Who rules words?

Words and language are two things that are fundamental to the way in which we as humans and societies get across our feelings, thoughts and intentions and it’s strange to think that what we take for granted as a very basic facility of ourselves is a man-made construct.  As with all constructs, our languages need to be controlled and governed, and as free as language may appear at times – you’d be surprised by how much what we write and speak has been moulded by rules and conventions.

In Gaelic there is GOC, the Gaelic Orthographic Conventions, which standardise different dialects into a style of writing that we can all understand and use as well as ensuring that the language’s written form stays current.  Perhaps GOC’s most influential change is of course the change from hard ‘d’s to ‘t’s in words, to better reflect the mouth movements used in harsher sounds such as in words like ‘furasta’.  These conventions are produced by the SQA (Scottish Qualifications Authority) who have no real official jurisdiction over the language other than for secondary school qualifications.  This is a concrete example of the sort of non-system that lies around Gaelic governance on the linguistic level.

DASG, the Digital Archive of Scottish Gaelic, completed its first phase this week to bring online a searchable database covering 10 million words.  The project is the combined work of 5 universities (Aberdeen, Edinburgh, Glasgow, Strathclyde & UHI) and is concentrated on digitising existing texts in the language and extracting the lexicon from it.  The more important derivative of DASG will be Faclair na Gàidhlig, which will finally produce a definitive Gaelic dictionary that functions as both a current word-sleuthing tool and a historical archive of the language’s lexicon.  Having to consult Dwelly’s or MacLennan’s or Watson’s or the Stòr Data when you want a word is a tiresome effort, and it’s laughable that there isn’t one sole source – even online – for one looking for Gaelic words.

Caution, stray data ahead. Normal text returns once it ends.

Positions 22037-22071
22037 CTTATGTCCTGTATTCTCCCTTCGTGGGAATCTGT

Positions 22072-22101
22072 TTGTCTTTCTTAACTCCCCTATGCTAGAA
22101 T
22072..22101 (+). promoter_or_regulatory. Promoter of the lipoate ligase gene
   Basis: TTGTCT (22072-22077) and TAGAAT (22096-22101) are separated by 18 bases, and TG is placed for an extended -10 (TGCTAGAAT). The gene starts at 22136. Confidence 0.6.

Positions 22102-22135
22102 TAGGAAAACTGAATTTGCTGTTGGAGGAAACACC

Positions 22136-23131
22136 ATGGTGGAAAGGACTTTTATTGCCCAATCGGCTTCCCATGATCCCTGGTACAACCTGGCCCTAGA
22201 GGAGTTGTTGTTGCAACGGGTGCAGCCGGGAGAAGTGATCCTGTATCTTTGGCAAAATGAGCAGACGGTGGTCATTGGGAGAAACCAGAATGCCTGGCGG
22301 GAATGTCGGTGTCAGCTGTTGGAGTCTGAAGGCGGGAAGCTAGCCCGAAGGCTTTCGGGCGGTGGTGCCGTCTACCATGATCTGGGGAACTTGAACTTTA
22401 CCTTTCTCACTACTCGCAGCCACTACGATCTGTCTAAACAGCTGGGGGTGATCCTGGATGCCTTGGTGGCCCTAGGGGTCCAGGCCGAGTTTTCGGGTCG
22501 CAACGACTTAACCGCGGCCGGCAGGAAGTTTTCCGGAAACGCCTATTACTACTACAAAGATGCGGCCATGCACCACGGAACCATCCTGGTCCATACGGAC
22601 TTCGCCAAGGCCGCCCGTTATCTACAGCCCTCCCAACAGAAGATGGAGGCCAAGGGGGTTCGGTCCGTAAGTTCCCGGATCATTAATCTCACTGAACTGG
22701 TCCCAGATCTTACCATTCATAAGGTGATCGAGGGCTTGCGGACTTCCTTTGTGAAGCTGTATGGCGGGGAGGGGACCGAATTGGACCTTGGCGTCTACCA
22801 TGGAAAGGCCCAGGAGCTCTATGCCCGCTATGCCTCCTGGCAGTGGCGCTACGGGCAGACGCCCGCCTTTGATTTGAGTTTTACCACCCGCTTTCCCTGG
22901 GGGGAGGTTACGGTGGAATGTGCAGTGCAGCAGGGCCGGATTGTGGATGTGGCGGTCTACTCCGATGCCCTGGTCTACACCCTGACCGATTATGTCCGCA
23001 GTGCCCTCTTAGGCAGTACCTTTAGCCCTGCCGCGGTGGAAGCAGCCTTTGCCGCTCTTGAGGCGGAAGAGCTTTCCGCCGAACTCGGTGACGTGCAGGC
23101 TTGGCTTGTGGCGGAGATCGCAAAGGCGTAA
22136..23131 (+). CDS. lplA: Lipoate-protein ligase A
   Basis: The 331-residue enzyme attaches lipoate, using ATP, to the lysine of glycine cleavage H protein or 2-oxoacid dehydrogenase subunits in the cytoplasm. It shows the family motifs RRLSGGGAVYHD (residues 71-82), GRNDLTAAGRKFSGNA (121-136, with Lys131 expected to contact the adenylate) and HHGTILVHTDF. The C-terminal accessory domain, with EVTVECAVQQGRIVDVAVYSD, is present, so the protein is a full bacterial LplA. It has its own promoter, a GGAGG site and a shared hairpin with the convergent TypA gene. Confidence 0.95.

It should be one of Bòrd na Gàidhlig’s duties as de facto rulers of the language to ensure that the actual words and grammar of Gaelic stay as up-to-date as the plans to develop its’ use.  They should be the organisation responsible for making sure it is easy as possible for speakers and learners of the language to find the right words to use.  Devolving the process solely to universities is somewhat of a cop-out; as although they have the ability to develop resource and research new ways of dealing with new words, they do not have the authority and language-wide influence that the Bòrd do.

It’s a tough job staying current with modern trends, but I think it’s important for Gaelic to do its best to quickly standardise new words so that there’s a language-wide understanding of them and to stop people from falling back to English out of convenience.  Coming to a consensus on translating new words might be difficult, and would need to include both language experts and the common speakers of the language, but I believe that the process of developing new words for the language can only be good for its vitality – and could even be a cause for creating more descriptive terms that aid people’s understanding in comparison to the English equivalent.  Faclair na Pàrlamaid is a relatively modern example of a list of terms that is incredibly useful in the language in providing words for discussion of politics.  Sabhal Mòr Ostaig lists a large number of other such resources, although it does so on a rather un-user-friendly website.  These are important to those of us who want to use Gaelic in specific ways and without it then slipping into English is a crime that most won’t feel too guilty about committing.

For a language in such a desperate need to be as accessible and easy to pick-up to new learners as possible, Gaelic doesn’t do itself any favours with the mis-organisation surrounding the language’s lexicon and grammar.  To move with the times and adapt to what is still a fluid and expanding vocabulary, Bòrd na Gàidhlig need to step up to the plate as Gaelic’s primary legislators and provide for a good set of resources for speakers to consult.  To ignore this issue means ignoring the basics, and all the language-base development in the world won’t help us if we do.

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